For those confined to group homes, the experience is often one of profound loneliness and frustration.
At a group home in Bloomington, Patricia Wilson sobbed while clutching the portrait of her husband of 35 years. The two were placed in separate group homes after she suffered a major seizure. She has seen him only three times in the past year. Wilson said staff at both homes have ignored her repeated pleas that they be reunited.
In Brooklyn Park, Marrie Bottelson, an artist with cerebral palsy, has tried to forget the 13 years she lived in two group homes, where arbitrary rules prevented her from enjoying a normal social life and pursuing her passion for painting.
And in Sibley County, parents of a 20-year-old man who has severe autism and behavioral problems, Dustin Zahn, were recently told by county case managers that he had to “fail in a group home” before he could use public funds to live in his own apartment with supports.
Sue Schettle, chief executive of ARRM, the state’s main trade association for group homes, acknowledged that providers are often unable to meet resident and family expectations for access to the broader community. The primary culprit, she said, is a statewide shortage of caregivers, which has put group homes in a precarious position. Many homes can sustain just one caregiver for every four residents, which makes it difficult — even dangerous — to take individuals on outings, she said.
To address the staffing problem, Schettle said that ARRM and a coalition of disability organizations plan a major marketing campaign next year designed to promote direct care as a profession.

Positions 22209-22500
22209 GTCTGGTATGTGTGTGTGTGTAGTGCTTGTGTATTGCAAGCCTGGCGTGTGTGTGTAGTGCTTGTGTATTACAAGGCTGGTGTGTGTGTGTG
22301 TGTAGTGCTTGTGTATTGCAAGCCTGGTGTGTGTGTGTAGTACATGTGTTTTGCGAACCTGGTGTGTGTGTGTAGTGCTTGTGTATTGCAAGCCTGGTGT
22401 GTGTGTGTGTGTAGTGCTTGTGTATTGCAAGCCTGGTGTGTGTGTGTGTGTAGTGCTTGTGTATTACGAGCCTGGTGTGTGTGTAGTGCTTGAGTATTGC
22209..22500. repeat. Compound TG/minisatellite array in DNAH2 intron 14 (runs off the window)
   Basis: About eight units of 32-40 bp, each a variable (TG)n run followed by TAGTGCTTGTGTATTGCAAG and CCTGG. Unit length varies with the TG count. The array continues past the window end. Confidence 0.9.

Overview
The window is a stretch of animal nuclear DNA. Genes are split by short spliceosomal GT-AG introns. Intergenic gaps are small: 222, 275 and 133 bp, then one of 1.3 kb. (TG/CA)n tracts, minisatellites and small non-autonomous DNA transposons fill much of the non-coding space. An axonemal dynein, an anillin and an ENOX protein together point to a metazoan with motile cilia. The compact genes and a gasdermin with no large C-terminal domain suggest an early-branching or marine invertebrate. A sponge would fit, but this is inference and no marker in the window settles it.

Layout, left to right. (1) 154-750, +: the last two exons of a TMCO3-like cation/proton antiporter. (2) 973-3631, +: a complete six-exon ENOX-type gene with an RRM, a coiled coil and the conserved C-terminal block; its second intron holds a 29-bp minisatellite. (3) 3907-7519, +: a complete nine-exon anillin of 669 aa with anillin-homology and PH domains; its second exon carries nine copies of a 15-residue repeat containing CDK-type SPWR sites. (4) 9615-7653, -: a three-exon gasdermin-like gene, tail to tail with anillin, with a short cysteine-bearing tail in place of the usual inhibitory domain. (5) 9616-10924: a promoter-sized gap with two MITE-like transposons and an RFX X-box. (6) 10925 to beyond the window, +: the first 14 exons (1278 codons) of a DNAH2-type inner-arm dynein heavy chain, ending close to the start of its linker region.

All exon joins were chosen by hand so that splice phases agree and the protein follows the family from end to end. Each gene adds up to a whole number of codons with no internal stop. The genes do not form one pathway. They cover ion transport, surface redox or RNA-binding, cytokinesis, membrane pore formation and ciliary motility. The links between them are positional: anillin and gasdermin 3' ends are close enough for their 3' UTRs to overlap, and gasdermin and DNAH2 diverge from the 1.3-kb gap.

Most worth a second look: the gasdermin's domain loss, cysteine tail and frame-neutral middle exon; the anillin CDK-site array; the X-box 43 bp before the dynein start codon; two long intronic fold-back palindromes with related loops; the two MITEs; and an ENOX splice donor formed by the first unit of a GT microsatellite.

“The big elephant in the room is staffing — and speaking the truth about it,” Schettle said. “We have a whirlwind of problems in this state that are largely related to a lack of human resources.”
Officials with the Minnesota Department of Human Services (DHS), which regulates group homes, said the agency has been intensifying outreach efforts to inform people of their options under Medicaid, including new services that make it easier for a person with a disability to live independently or with families in the community. The agency is also exploring ways to simplify the state’s Medicaid waiver system to make it easier for families to access benefits.
“Our systems have gotten very complex,” said Alex Bartolic, director for disability services at the DHS. “No family or person trying to get services should have to understand how all this system works.”
Minnesota’s system of Medicaid waivers, created in 1984, was designed to use state and federal health care funds creatively to serve people in their homes rather than by paying large medical institutions or hospitals. Group homes, which typically house four adults, were seen as a good option for some people.
Today, in some parts of the state, they are the default — or only — choice.